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Review of “Theoretical Underpinnings of Functional Modeling: Preliminary Experimental Studies”

Review of “Theoretical Underpinnings of Functional Modeling: Preliminary Experimental Studies”

Kurfman et. al. have performed a design study where students are asked to create functional models both with and without training on the formalisms inherent in the system. This study involves several functional areas of design theory. Additionally, Kurfman et. al. elaborates on the background of functional-based engineering design. Finally, the results of the study are discussed [1].

Functional modeling is an evolving method of engineering requirement elaboration used in the conceptual stage of product development. Functional modeling allows design engineers to create a model of a system from the perspective of the relationships between subfunctions to achieve a resultant function. By following a formal methodology for functional model creation, design engineers may produce reproducible results that adhere to a common engineering nomenclature.

There is a saying that good ideas are already taken. This is often the case for product designs. By normalizing design descriptions, existing ideas may be categorized and stored for future use. Additionally, abstract designs may be elaborated by using existing design catalogs. This decreases design flow time while also improving product reliability through the use of using validated designs.

The most common complaint regarding functional modeling is that it does not provide for repeatability between design engineers. This can be accounted for by providing training to design engineers to use a standard language. This is accomplished in the study by providing a control group and test group with formal training being the differentiating factor between the groups.

Throughout the history of functional modeling, numerous attempts have been made to improve the repeatability and standardization of functional modeling. Value analysis was the first major milestone in establishing a common language. This was followed by work by Collins but was limited principally to rotary wing aviation. Later versions expanded upon this work to create common vocabularies.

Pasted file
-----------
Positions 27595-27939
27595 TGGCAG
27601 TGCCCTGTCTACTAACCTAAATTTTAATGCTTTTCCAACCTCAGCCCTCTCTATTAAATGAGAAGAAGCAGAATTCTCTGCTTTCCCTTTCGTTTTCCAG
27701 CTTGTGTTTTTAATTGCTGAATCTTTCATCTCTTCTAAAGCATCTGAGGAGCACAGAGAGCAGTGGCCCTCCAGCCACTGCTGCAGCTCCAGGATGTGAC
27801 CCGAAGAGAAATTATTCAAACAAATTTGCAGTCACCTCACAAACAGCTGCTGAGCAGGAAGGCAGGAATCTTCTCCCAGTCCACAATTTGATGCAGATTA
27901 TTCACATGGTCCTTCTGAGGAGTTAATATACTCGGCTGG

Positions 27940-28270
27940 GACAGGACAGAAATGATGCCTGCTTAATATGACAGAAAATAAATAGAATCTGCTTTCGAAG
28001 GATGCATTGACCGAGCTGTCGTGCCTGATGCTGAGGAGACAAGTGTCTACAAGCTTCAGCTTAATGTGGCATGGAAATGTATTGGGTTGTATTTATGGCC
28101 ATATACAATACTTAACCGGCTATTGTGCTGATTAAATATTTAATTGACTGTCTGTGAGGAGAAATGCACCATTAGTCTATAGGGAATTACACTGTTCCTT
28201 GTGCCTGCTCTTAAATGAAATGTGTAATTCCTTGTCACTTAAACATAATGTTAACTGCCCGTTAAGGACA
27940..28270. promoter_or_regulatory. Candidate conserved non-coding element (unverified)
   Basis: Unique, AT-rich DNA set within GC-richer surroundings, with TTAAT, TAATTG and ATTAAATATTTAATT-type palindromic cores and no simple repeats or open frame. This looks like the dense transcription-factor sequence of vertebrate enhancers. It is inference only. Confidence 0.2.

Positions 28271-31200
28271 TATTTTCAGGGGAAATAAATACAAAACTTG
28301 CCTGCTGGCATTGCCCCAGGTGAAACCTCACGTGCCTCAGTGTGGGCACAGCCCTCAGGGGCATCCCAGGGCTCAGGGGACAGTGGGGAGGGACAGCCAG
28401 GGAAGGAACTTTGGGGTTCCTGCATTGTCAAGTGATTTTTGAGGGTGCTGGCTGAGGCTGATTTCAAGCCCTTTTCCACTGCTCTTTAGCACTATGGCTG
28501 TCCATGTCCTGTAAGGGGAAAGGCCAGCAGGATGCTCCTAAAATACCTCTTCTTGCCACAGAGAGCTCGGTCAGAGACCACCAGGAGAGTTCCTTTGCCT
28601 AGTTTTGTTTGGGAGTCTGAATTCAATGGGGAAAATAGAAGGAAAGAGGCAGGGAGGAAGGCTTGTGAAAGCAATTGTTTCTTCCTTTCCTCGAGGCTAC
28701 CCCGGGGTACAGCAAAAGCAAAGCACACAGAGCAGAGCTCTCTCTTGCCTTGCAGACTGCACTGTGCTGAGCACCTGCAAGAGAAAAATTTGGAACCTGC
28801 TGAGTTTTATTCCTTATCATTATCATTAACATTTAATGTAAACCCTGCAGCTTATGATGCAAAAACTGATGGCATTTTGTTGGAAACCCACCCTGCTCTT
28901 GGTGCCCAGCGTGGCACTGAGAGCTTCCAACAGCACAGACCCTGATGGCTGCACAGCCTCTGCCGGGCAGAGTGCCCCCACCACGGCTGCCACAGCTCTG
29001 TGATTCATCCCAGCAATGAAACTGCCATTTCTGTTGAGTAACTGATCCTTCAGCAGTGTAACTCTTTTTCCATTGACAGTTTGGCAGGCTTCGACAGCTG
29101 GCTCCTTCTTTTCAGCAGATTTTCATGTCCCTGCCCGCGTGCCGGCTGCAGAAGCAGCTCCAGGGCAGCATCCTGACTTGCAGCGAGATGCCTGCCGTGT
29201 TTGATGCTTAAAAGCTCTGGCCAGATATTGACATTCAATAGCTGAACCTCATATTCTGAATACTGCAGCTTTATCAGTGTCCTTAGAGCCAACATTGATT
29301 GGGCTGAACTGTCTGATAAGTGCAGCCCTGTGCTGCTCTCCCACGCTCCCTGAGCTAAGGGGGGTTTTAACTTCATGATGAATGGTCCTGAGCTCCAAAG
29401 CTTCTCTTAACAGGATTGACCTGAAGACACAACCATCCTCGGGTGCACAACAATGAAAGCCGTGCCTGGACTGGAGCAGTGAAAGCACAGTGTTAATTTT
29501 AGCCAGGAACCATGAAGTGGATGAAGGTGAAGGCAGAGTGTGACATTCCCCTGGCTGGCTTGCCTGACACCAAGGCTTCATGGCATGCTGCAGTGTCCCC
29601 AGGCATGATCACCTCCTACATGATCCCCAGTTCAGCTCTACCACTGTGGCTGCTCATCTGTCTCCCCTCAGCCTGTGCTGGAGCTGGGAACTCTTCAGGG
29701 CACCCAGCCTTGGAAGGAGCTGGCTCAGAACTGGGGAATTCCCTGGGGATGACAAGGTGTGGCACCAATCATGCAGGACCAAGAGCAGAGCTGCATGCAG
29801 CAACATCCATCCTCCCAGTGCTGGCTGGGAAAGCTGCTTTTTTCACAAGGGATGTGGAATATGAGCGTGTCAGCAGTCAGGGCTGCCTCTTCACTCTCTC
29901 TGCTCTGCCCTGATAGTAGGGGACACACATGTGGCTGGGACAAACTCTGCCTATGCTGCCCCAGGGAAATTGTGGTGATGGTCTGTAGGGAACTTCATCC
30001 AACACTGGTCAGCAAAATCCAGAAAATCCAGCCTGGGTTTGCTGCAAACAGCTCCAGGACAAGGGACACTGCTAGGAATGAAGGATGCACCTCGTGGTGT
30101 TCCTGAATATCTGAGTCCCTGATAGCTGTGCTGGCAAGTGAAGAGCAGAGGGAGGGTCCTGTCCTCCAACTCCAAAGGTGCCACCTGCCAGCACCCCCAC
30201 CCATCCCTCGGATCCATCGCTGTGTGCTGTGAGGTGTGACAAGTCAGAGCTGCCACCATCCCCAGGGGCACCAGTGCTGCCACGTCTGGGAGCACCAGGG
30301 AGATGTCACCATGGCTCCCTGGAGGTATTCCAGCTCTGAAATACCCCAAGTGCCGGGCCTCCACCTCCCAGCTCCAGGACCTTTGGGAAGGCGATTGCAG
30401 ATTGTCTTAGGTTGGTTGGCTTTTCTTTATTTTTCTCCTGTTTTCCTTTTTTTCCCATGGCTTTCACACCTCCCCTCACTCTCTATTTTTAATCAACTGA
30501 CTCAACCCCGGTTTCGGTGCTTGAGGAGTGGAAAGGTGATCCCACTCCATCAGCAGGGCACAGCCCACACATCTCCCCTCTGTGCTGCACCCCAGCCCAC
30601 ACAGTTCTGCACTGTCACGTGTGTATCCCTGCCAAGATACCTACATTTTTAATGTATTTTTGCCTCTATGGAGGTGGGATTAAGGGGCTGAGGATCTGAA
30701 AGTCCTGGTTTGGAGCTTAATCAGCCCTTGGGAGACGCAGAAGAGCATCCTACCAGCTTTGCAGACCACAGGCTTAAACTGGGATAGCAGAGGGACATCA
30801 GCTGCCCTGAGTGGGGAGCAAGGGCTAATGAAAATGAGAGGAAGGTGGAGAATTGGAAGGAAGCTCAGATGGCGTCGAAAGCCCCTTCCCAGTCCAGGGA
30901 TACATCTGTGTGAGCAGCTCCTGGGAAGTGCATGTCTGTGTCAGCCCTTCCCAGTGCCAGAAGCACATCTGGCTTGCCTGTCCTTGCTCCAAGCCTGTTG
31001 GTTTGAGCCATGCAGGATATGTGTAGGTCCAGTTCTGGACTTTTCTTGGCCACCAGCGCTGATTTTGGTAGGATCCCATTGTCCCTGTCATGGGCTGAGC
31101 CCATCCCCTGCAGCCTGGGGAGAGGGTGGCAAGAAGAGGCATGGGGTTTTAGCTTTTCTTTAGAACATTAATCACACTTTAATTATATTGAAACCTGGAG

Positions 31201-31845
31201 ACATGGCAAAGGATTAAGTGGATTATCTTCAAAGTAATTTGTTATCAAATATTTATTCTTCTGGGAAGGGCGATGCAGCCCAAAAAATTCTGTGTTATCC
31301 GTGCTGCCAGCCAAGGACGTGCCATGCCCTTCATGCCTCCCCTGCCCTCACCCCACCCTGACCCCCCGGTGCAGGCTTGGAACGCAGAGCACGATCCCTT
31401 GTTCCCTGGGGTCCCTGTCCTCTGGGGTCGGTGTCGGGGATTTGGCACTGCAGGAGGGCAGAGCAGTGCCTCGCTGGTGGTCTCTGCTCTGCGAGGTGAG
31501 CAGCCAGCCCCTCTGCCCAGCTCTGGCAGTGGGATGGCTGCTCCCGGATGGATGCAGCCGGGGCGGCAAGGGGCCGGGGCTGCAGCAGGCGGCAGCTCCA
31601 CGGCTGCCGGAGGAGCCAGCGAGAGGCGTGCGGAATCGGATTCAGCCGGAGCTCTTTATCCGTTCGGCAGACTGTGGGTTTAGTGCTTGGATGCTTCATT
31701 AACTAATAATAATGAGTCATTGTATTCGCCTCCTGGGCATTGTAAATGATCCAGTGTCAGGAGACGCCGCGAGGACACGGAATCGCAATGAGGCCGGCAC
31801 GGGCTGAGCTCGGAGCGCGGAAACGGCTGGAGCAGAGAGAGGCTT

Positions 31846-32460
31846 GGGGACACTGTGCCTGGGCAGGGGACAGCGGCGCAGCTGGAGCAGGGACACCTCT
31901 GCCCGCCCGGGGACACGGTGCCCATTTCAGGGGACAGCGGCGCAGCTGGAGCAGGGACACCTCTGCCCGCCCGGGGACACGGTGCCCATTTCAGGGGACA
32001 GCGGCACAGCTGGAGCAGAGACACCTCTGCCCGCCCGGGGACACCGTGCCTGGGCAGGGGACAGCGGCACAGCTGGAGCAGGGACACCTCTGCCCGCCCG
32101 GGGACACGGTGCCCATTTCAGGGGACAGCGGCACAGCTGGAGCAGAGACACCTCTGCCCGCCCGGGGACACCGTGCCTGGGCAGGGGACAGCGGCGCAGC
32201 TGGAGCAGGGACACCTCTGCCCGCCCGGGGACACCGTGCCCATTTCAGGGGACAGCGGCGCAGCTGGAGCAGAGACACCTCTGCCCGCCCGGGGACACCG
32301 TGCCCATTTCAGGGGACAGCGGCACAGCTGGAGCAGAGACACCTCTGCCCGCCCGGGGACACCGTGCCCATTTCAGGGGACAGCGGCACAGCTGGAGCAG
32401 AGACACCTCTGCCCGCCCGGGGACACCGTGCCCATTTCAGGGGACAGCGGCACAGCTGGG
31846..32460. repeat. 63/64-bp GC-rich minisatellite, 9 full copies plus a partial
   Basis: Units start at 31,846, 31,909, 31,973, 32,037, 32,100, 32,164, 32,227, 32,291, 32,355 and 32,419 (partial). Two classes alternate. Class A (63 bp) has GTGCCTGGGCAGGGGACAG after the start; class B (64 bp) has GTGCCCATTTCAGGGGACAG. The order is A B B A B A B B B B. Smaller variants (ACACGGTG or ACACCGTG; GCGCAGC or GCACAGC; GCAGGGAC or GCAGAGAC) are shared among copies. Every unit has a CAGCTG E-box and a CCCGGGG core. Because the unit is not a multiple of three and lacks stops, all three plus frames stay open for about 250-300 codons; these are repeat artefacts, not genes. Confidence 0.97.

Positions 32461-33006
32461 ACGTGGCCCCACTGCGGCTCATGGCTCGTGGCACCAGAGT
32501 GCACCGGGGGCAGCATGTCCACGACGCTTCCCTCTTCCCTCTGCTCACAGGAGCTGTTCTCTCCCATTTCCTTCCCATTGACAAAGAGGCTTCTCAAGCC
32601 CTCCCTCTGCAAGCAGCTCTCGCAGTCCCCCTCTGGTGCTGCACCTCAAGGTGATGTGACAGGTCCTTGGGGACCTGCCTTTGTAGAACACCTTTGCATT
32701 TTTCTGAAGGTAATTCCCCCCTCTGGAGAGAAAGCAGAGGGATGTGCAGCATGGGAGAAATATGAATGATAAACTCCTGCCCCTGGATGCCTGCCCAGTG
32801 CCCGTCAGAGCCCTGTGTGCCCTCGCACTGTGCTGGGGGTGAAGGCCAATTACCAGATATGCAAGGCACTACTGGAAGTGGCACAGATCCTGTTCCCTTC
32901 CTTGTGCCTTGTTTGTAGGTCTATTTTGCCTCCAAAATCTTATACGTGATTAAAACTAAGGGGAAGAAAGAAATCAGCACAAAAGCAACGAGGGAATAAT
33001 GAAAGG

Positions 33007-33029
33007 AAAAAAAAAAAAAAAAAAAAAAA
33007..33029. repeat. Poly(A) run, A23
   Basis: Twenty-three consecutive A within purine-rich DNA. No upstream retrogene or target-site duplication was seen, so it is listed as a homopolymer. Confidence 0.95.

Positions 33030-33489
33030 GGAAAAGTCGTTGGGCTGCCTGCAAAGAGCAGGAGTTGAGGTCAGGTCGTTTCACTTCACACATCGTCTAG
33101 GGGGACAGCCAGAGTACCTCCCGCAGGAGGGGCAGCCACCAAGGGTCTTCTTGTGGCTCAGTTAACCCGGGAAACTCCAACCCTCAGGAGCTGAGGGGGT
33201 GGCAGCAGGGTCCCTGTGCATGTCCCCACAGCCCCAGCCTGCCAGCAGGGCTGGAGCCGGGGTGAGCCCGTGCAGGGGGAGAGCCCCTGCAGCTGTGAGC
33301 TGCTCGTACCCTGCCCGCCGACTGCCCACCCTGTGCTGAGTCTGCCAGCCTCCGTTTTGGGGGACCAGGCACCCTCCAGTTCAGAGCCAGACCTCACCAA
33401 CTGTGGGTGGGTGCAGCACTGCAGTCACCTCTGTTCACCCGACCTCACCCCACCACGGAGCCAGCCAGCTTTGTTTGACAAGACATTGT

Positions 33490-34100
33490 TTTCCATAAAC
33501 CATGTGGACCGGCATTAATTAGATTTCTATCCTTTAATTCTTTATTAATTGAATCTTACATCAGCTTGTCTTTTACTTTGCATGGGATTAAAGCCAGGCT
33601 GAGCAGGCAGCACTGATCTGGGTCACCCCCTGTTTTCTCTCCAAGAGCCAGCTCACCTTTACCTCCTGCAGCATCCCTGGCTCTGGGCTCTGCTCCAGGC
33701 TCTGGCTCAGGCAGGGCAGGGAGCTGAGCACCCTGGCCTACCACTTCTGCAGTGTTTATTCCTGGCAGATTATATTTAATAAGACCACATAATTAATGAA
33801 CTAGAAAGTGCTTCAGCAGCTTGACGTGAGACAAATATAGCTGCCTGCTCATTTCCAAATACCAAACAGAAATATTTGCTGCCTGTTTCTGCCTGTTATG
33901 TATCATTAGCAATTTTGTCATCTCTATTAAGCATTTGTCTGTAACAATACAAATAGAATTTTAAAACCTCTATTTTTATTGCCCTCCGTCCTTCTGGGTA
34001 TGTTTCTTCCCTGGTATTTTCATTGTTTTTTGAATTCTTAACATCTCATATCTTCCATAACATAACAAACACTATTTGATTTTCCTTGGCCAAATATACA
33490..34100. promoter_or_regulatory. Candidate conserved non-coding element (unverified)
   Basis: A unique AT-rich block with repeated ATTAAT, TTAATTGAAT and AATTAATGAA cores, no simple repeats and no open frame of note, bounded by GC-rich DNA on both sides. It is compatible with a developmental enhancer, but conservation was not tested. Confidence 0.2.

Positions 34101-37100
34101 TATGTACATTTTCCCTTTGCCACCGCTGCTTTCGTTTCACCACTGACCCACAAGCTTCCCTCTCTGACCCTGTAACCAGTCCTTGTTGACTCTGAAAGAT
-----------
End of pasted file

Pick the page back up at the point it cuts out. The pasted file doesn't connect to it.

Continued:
One fact touched upon by Kurfman et. al. is that customer requirements that do not relate to flows are typically defined as constraints. Constraints are unassociated to any flow and are considered to be an integral part of the product. The example provided by Kurfman is the requirement for a product to be low-cost [1]. Contrary to that are customer requirements that do involve flows. These flows are typically inputs to the product and outputs of the product. For example, the customer may require that a hair dryer be plugged in and produce heated air. This treats electricity as the input and heated air as the output.

Functional models must be arranged such that a logical progression of stages occurs. Causality is maintained by arranging functional links such that there is a defined cause-effect relationship where necessary. Parallel functions are allowed for simultaneous events when they are applicable. These functional chains are compiled into a single functional model ta the end of functional model development.

Kurfman et. al. propose a system whereby functional models may be used in calculations. These functional systems make use of matrices to score product functional model features. This allows for calculating functional equivalence based on functional model scoring. Functional model scoring is accomplished by quantifying functional links between function blocks. This provides a method of comparing function interrelations quantitatively for equivalency determination.

The experiment conducted by Kurfman involved the use of both trained and untrained designers to create three different functional models. The results of the study found that inexperienced students were far more likely to have mistakes in their functional models. Despite relative inexperience levels among some students, errors were less frequent than expected. This study, though limited by sample size, demonstrates that functional modeling is an easy-to-understand system that may be utilized by design engineers of all skill levels.

[1] Kurfman, M., Stone, R., VanWie, M., Wood, K., and Otto, K., "Theoretical Underpinnings of Functional Modeling: Preliminary Experimental Studies," ASME Design Engineering Technical Conferences, 2000, Baltimore, Maryland.